Biden Order Hits Private U.S. Prisons’ Credit Ratings
On Wednesday, S&P Global Ratings lowered its credit ratings on Geo Group Inc. and CoreCivic Inc. -- the nation’s largest operators of private detention facilities -- citing growing questions about the outlook for the companies’ profits and concerns over their ability to refinance debt. A few hours later, Moody’s Investors Service took similar actions on both companies.
The review was prompted by President Joe Biden’s executive order in January that instructed the Department of Justice not to renew contracts with private prisons. These deals accounted for about 27% of Geo’s revenue and 24% of CoreCivic’s revenue last year, according to S&P.
“The controversial topic of human rights, combined with evolving public sentiment and policy views on criminal justice reform, expose privately operated criminal detention facilities operators to ongoing social and governance risks,” S&P said in a report.
From S&P, Geo suffered a two-notch downgrade to B, a junk rating five steps below investment-grade, in spite its having sold a convertible bond last month. S&P said the company may struggle to refinance $1.7 billion of debt maturing in 2024 and warned that it may cut the company’s rating further over the next 12 months if Geo doesn’t make progress in lowering that risk.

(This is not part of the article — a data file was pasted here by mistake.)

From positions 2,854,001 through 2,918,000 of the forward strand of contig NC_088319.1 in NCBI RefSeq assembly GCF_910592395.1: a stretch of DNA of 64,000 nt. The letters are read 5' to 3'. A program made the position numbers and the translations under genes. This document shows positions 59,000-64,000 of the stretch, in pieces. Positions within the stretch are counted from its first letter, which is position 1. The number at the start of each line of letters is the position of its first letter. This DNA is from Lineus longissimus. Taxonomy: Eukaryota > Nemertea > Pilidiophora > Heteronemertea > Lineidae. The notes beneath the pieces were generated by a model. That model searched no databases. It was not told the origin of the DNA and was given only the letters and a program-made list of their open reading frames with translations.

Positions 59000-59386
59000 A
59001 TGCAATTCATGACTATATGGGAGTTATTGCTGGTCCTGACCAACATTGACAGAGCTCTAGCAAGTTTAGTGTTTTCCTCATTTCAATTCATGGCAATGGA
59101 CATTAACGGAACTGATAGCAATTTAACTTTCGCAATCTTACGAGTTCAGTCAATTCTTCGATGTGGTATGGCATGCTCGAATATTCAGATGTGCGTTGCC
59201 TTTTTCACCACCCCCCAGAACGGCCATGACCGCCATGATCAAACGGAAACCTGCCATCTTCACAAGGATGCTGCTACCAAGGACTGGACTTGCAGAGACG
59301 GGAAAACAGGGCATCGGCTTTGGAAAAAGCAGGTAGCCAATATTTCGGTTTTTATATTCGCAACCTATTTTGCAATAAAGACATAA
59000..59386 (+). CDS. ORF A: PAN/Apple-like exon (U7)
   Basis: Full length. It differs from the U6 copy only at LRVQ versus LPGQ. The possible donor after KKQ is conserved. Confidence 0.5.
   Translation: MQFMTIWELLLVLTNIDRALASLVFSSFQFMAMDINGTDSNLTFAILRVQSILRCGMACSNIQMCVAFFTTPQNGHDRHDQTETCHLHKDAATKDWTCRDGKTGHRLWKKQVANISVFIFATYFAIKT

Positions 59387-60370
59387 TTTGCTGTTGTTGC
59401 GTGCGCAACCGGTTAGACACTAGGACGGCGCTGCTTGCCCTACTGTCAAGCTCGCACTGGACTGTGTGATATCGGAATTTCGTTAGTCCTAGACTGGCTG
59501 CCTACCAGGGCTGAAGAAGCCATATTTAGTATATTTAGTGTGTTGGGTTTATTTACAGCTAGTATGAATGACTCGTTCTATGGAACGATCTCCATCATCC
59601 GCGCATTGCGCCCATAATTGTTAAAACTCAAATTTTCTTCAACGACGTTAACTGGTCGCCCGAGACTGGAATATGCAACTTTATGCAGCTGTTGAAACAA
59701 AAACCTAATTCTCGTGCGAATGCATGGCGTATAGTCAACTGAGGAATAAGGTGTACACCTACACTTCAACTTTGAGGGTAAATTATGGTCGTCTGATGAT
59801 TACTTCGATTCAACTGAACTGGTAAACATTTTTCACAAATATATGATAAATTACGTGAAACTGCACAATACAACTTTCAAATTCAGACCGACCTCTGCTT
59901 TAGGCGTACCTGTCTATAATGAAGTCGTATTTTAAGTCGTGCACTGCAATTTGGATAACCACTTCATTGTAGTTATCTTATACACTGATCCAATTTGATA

CoreCivic, which has already begun diverting cash flow to debt repayment, saw a more modest one-notch downgrade from S&P to BB-, or three levels below investment grade. S&P said the company’s $1 billion of debt maturing by mid-2023 is manageable if the company continues on its debt paydown path.
Moody’s lowered Geo’s rating to B2 and CoreCivic’s to Ba2, or five and two notches into junk, respectively. It said that while the private prison industry could transform itself by selling or leasing detention facilities rather than operating them, the outlook for federal agency contracts remains uncertain.
Geo’s bonds maturing in 2024 have been trading at around 80 cents on the dollar, while CoreCivic’s notes due in 2027 last traded at 89 cents on Tuesday, according to Trace.
Both companies have seen their financing options dwindle in recent years, after major investment banks pledged to cut ties with private prison operators and as money managers face increased pressure to incorporate environmental, social and governance criteria into their investment selection.
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